Prime Minister Yukio Hatoyama, whose administration is 4 1/2 months old, opened his policy speech for the coming year with words that bore his colors: “I want to protect people’s lives. This is my wish. . . . I want to protect the lives of those who are born, of those who grow and mature.”
Throughout his 13,600-character speech, which lasted 51 minutes — the longest for a prime minister’s policy statement since 1976 — he used “lives” or “life” 24 times. He even said he wants “to protect the life of the Earth.”
He called his fiscal 2010 budget — which includes an 18.3 percent drop in public works spending, a 9.8 rise in social welfare spending, a 5.2 percent increase in education and science spending, a ¥13,000 monthly child allowance and tuition-free high school education — one “to protect human life.”
Mr. Hatoyama devoted a fairly large part of his speech to his philosophy and ideals. This emphasis in itself is good because it helps people understand what he’s thinking amid the political and economic problems affecting Japan. But at a time when the Japanese economy is in difficult straits, with people worried about their future and more than 30,000 people killing themselves each year, many might have found his speech rather abstract and short of a hoped-for road map to solutions. One sign of people’s anxiety and dissatisfaction is that the percentage of people who do not support the Hatoyama Cabinet now tops the percentage of those who do.
Mr. Hatoyama’s speech Friday coincided with bad economic news. The consumer price index, excluding perishable foods, for 2009 dipped a record 1.3 percent from 2008, indicating severe deflation. The average unemployment rate for 2009 was 5.1 percent, 1.1 points worse than in 2008. The average jobs-to-applicants ratio for 2009 was a record low 0.47, down from the previous low of 0.48 (1999). Mr. Hatoyama did not say how many jobs the government plans to create. Details of the government’s economic growth package won’t be announced until June. Mr. Hatoyama disclosed that the government will write a long-range policy for the nation’s financial reconstruction, but the schedule is not definite. He said only it will be “in the first half of this year.” That could give the impression that the government is slow in taking action.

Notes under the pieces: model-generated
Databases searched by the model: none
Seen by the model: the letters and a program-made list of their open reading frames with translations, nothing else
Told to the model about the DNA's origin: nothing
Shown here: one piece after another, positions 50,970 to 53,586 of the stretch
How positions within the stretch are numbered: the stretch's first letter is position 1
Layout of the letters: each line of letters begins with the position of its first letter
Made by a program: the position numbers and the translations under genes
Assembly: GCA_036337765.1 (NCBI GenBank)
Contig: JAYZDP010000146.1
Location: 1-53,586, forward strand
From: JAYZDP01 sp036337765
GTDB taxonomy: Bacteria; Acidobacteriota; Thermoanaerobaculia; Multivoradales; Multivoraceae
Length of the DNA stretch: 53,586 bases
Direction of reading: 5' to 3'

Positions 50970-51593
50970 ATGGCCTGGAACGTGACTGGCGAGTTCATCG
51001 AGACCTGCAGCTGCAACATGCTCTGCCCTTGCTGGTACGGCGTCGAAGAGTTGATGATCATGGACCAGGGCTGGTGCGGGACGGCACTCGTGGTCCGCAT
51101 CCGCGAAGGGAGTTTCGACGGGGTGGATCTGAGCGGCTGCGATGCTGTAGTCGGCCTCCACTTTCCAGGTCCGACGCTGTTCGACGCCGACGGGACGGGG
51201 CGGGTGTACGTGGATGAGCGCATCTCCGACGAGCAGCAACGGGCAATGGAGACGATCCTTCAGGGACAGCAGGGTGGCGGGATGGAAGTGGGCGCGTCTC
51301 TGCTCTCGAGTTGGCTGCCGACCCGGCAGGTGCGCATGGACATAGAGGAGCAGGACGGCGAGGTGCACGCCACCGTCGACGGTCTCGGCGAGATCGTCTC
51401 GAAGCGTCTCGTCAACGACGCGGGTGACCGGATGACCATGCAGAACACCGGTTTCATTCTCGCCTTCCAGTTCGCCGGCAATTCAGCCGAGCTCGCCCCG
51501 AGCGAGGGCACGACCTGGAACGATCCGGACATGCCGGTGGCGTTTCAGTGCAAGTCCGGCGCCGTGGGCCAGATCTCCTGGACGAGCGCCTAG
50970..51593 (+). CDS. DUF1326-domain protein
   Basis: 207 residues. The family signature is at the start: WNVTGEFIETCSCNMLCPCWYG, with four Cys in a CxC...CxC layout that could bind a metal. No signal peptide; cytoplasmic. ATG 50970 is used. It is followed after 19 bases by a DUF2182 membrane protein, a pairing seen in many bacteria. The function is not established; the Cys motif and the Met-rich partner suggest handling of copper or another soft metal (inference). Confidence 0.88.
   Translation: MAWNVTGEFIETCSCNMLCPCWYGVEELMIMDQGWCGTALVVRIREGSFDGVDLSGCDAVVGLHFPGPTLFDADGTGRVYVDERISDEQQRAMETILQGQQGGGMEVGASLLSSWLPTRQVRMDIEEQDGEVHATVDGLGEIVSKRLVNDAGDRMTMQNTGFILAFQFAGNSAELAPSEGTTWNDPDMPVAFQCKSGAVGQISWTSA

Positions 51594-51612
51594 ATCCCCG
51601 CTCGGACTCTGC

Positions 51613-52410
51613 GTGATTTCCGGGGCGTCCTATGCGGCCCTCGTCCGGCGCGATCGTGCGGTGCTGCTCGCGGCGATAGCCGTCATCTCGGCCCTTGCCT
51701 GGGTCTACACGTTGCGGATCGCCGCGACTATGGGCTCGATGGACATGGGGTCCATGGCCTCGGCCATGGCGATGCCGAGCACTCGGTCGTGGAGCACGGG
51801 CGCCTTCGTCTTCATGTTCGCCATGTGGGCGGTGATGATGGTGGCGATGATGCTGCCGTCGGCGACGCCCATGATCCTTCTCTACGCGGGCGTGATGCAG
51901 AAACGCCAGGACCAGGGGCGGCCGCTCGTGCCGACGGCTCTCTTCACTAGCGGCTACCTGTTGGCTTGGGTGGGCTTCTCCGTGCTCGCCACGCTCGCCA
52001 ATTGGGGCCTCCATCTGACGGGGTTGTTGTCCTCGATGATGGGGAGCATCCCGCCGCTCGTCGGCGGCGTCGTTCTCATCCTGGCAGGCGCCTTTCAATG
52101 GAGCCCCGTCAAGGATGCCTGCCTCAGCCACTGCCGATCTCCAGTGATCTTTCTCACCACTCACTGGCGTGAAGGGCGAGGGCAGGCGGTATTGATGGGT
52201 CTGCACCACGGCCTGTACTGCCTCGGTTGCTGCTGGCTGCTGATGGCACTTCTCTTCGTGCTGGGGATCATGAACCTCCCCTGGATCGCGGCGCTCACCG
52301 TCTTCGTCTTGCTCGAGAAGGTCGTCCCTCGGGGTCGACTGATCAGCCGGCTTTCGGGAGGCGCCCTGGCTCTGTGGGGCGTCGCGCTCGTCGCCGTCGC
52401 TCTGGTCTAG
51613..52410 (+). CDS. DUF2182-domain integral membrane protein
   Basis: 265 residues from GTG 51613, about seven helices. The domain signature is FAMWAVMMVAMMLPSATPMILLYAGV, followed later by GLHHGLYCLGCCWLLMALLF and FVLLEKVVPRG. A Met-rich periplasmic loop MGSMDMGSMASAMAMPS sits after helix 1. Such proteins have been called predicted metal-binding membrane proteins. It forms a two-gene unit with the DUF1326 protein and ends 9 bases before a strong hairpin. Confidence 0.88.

On the burning issue of politics and money, Mr. Hatoyama apologized for irregularities concerning his political funds, including ¥1.26 billion in donations from his mother. He did not mention the suspected falsification of reports by the political funds management body of Democratic Party of Japan Secretary General Ichiro Ozawa.
Despite apparent weakness in elaborating on his economic policies, Mr. Hatoyama’s speech shows that he is keen on resolving the problems faced by Japan and other countries. He said the seven deadly sins that Mahatma Gandhi listed — “politics without principles,” “wealth without work,” “pleasure without conscience,” “knowledge without character,” “commerce without morality,” “science without humanity” and “worship without sacrifice” — accurately describe today’s problems.
In an apparent critique of financial sector-led capitalism and market fundamentalism, he called for creating an economic model in which business enterprises “contribute to local communities as members of society even as they withstand international competition.” He said Japan should perform the challenging task of fostering “the morality of commerce” and restoring “wealth derived from work.” To create such an economy, he called for education that shuns “science without humanity” and nurtures people who contribute to a “larger purpose as members of a regional community, of the Japanese state and of Earth’s community of life.”
Mr. Hatoyama said the government will support what he calls a “new form of the public sector” — activities by citizens and nonprofit organizations in education, child rearing, community development and social welfare services. It is hoped that the government will come up with a clear definition of this concept and concrete measures to support it.
Despite opposition from Japanese industries, he iterated his target of reducing Japan’s greenhouse gas emissions 25 percent by 2020 from 1990 levels and persuasively said that pursuing the target “will give us the chance to break the mold of the Japanese economy and create new demand.”
As for the diplomatic front, he said the Japan-U.S. security alliance is indispensable not only for Japan’s defense but also for the peace and prosperity of Asia and the world. He called for a multilayered alliance, adding that it is indispensable as a “precondition” for building an East Asia Community, which he said should not become an “exclusive community.”
Mr. Hatoyama has set down his ideals and demonstrated his knowledge of various problems. What he needs to do now is show clearly to people that he shares their sense of crisis about the situation in which Japan finds itself, work out concrete steps to resolve problems and achieve his goals, and move.
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